Not for long. Maybe.
In the last few months, it seems everyone is getting into the mask game. Consumer companies across many industries like sportswear, automotives, vacuums, filters and more have announced plans to make masks. Because absorbent products use similar components—adhesives, bonding, elastics, nonwovens—as masks, diaper producers have been at the forefront of these efforts. Procter & Gamble has said it will add face mask converting at 12 of its global sites. Smaller producers like Essity, Wemy Industries, CPMC and Daio Paper have also said they will start making masks.
In the next few months, millions of masks will be rolling off of production lines around the world, making an industry that has been centered in Asia for the past decade, a truly global one.
Unsurprisingly, the nonwovens industry is vital to these efforts. Surging mask production requires investment in meltblown nonwovens, which are proven to be an extremely effective mask material thanks to its combination of efficiency and comfort. In the past few weeks, several major nonwovens producers have announced new line investments or upgrades to existing lines to increase output.
Providing the public with the masks they need in the weeks and months to come will be a joint effort between public and private entities, it seems, as governments in many countries have announced plans to distribute these products during the crisis and stockpile them after the threat of the Coronavirus is over.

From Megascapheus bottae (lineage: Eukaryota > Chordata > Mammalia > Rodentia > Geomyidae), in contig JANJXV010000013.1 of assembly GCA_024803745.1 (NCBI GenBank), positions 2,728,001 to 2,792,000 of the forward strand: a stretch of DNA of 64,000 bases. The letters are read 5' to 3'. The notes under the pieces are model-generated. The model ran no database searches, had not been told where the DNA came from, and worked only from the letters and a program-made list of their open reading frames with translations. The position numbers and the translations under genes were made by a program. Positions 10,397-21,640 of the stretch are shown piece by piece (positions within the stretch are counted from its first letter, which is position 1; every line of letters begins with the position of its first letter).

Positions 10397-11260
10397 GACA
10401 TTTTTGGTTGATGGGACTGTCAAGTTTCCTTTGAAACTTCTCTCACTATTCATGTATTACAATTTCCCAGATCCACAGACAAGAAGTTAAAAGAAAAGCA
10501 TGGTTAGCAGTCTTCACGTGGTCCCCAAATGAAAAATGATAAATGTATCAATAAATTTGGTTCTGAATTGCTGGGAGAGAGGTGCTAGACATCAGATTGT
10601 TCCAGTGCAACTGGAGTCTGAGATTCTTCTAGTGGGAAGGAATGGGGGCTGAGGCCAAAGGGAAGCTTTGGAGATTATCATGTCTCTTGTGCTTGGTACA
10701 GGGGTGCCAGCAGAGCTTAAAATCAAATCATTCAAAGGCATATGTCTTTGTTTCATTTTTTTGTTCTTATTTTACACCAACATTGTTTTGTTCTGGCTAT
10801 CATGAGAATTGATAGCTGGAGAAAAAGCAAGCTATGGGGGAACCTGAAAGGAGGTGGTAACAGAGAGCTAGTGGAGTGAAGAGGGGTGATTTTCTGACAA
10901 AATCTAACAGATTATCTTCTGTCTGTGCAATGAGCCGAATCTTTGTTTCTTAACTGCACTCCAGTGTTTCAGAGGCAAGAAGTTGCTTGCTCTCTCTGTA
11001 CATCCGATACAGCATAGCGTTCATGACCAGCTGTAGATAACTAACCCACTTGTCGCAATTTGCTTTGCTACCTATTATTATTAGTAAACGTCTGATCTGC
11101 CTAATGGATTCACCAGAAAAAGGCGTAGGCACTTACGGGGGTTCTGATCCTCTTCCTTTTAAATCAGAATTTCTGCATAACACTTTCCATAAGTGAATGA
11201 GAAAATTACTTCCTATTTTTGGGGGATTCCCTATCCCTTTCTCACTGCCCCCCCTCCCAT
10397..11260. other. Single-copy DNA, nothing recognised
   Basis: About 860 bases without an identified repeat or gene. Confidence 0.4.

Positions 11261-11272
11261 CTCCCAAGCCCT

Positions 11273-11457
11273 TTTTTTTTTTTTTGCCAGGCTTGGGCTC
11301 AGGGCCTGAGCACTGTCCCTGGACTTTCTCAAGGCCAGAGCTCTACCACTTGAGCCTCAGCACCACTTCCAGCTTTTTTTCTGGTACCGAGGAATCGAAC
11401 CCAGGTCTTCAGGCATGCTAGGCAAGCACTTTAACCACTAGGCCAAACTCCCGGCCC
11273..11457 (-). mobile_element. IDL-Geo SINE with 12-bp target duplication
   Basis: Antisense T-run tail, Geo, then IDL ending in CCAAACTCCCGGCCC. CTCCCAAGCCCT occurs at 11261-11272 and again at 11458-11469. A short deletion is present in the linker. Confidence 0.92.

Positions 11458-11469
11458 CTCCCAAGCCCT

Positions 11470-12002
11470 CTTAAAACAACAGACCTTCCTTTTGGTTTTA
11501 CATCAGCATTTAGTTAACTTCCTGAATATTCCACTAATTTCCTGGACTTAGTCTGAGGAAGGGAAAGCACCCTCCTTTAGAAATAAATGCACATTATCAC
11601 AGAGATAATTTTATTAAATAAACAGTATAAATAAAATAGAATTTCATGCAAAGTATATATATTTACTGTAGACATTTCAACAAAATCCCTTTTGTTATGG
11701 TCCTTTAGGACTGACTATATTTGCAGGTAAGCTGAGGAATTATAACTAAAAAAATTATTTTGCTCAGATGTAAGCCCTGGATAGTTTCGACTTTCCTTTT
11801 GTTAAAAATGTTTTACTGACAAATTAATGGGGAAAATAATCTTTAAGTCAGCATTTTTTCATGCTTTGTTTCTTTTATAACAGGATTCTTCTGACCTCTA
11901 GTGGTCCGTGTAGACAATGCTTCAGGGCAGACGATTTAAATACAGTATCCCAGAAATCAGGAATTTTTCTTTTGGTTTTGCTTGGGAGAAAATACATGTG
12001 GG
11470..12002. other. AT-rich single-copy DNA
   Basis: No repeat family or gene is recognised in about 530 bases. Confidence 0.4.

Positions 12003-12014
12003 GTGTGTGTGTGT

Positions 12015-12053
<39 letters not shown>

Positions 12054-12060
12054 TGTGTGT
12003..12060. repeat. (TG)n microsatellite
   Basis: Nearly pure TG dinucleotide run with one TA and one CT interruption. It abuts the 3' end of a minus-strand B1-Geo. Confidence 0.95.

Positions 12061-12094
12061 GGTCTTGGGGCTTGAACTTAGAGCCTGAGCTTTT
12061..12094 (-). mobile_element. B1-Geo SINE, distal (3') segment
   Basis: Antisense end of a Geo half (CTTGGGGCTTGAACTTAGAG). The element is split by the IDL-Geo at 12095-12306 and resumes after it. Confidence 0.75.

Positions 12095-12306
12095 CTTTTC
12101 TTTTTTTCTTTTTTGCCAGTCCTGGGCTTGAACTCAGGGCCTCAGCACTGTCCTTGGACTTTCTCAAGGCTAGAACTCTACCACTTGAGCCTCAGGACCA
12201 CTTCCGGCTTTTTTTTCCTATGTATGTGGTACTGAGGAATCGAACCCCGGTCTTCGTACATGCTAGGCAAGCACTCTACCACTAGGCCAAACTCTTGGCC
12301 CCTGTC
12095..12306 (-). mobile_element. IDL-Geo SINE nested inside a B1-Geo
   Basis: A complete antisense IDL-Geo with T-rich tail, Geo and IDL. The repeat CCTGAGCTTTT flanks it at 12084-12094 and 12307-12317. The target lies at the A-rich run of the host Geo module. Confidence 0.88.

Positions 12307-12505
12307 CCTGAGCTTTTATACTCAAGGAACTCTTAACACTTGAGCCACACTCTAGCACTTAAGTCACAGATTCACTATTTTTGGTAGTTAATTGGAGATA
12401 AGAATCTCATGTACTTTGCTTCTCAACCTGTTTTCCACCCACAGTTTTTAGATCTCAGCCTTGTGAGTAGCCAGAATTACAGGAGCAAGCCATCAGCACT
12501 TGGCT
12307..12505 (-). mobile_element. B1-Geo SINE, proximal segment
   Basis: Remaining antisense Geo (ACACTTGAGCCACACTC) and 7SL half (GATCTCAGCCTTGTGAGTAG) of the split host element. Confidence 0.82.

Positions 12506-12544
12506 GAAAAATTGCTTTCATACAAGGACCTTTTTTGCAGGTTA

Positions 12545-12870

The localization of face mask production is just part of a new trend in manufacturing that some are calling “near sourcing” where companies are shortening their supply chains and lessening their dependence on offshore companies. Face mask production had largely left the U.S. and Europe during the past decade, relocating to China and other parts of Asia. As demand shot up quickly in the western world, supply shortages became a major problem.
As this changes, it will be interesting to see how the dynamics of nonwovens production and converting—not just for masks but for all types of products—will be impacted. Will this new normal change the way we do business as an industry?
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